Related: 11 effective recruitment strategies for attracting top talent

Market analysis

A market analysis searches for an intersection between supply and demand to determine if there's a market for your new product or service. It may be that there are no current products with the same purpose as yours, meaning the market's underserved in your area and therefore ready for you to infiltrate. Alternatively, you may find that there are similar options, but your product improves upon them in some way. In this instance, your product has an edge over competitors. A market analysis, therefore, assesses whether your new project is profitable and likely to yield positive results.


A marketing feasibility study provides a detailed plan on how you intend to reach your target audience. There are several types of marketing, including outbound, inbound, social media and search engine marketing. It's important that you select the right method according to your product, target audience and budget requirements. Understanding your marketing requirements means you can optimise sales and increase ROI quickly and efficiently.

Related: What is email marketing? (Tips on how to launch a campaign)

Public relations

A public relations feasibility assessment examines whether the public is likely to respond to your business venture positively or negatively. Your project is still viable if the response to your venture is negative, but only where the magnitude is controllable and there are potential solutions. This section is only necessary where your project impacts public actions.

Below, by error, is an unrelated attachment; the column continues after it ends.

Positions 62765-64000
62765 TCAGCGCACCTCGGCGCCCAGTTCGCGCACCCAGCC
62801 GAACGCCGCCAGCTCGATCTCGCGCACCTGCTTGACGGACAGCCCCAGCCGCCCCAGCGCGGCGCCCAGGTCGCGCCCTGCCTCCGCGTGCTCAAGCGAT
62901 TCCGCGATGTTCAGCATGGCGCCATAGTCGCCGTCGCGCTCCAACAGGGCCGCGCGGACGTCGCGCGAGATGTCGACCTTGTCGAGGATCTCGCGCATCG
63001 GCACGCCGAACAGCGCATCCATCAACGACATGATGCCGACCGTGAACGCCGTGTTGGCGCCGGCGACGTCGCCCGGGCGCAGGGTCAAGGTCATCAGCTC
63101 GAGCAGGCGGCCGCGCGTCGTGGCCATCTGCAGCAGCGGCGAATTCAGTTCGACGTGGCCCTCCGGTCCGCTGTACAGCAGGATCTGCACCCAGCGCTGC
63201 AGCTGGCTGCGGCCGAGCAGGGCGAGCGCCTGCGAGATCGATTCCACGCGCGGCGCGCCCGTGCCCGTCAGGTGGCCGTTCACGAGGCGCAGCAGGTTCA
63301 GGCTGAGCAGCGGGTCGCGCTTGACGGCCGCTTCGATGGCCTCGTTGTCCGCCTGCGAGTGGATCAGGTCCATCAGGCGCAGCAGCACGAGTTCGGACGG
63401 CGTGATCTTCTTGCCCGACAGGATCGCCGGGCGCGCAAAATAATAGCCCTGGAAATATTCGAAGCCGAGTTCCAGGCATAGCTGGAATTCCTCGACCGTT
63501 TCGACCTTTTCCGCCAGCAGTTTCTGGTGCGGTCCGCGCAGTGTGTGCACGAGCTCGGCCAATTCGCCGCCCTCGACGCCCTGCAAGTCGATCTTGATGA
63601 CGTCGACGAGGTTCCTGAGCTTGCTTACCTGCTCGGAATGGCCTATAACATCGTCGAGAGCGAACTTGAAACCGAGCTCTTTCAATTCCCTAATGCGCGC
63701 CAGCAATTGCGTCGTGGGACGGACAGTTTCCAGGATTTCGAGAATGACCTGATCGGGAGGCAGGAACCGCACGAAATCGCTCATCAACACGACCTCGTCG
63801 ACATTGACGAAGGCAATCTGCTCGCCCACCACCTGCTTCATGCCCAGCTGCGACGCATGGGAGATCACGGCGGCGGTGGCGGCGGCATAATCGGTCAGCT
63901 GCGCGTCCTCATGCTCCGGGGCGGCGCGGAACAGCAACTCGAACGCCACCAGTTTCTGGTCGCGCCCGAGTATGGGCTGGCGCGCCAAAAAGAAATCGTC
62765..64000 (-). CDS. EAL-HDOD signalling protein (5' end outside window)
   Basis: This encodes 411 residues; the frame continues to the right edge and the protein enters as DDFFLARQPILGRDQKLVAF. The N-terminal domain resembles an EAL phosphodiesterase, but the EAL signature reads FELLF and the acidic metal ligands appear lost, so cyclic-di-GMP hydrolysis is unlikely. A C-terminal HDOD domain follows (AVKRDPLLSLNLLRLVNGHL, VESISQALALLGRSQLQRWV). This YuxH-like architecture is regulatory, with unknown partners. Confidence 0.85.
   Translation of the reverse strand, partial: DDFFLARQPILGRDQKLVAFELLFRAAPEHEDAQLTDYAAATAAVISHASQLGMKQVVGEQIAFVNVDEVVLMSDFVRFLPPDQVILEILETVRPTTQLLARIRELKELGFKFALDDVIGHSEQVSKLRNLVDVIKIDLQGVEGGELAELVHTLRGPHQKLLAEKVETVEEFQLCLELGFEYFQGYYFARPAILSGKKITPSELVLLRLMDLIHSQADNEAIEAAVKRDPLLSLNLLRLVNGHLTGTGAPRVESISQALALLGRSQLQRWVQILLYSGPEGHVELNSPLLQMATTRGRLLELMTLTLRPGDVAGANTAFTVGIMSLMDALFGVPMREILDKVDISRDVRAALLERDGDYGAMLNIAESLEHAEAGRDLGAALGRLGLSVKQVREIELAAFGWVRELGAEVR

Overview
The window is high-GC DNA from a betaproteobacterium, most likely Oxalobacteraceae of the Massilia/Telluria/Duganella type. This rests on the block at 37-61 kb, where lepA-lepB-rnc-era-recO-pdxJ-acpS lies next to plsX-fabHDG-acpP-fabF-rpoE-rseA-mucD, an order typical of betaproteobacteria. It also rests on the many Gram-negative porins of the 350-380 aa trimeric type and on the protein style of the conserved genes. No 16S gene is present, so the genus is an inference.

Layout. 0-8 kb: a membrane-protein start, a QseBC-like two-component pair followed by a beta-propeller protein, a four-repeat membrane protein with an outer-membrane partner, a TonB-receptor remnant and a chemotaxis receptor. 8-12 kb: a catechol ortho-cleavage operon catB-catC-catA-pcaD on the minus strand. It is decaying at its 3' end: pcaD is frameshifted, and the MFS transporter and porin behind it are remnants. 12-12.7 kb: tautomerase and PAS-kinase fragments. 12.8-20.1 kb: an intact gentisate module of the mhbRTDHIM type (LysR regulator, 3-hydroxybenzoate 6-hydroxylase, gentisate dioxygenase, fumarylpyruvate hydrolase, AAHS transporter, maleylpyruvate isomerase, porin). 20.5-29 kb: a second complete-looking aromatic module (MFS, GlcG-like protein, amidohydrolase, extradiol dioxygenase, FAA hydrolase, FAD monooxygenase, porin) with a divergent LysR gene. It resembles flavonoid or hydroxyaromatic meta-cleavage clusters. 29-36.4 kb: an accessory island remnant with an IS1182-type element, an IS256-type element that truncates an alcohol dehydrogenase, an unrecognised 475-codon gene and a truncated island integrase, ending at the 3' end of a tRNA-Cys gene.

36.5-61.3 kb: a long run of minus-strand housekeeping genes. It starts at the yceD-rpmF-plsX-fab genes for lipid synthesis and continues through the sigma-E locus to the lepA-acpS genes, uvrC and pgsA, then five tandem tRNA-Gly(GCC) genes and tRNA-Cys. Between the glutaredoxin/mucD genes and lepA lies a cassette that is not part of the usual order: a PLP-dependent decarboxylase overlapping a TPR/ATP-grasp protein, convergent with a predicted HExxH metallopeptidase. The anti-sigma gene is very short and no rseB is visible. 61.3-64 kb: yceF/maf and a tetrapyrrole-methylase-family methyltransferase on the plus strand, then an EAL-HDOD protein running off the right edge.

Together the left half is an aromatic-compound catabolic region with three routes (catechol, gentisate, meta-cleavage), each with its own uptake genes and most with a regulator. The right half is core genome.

Related: All about a 30-60-90 day plan and how to create one

Tips for running a feasibility study

If you plan on running a feasibility study to assess the viability of a new product, service or business venture, consider these top tips for its best practice:

  • Analyse the data you obtain in the early phase of your studies to account for any gaps or contradictions.

  • Come up with viable solutions to any problems or risks you identify in any stage of your feasibility study.

  • Conduct a preliminary analysis by asking appropriate colleagues and stakeholders for their opinion on the business proposal.

  • Construct an outline of your feasibility study first by identifying your primary assessment areas and adding elements under each of them.

  • Prepare a balance sheet so you can alter projected incoming and outgoing expenditures with each section.

  • Ask others to contribute to your feasibility study with their expertise or own research findings.

  • Have a clear idea of your project's goals before starting your feasibility assessment so you can determine whether your aims are achievable.

  • Use your feasibility study to make an initial ‘yes' or ‘no' decision about moving ahead with a project.

  • Write in a clear and concise manner.

  • Perform a non-biased assessment, irrespective of whether the conclusions you reach are what you want to hear or not.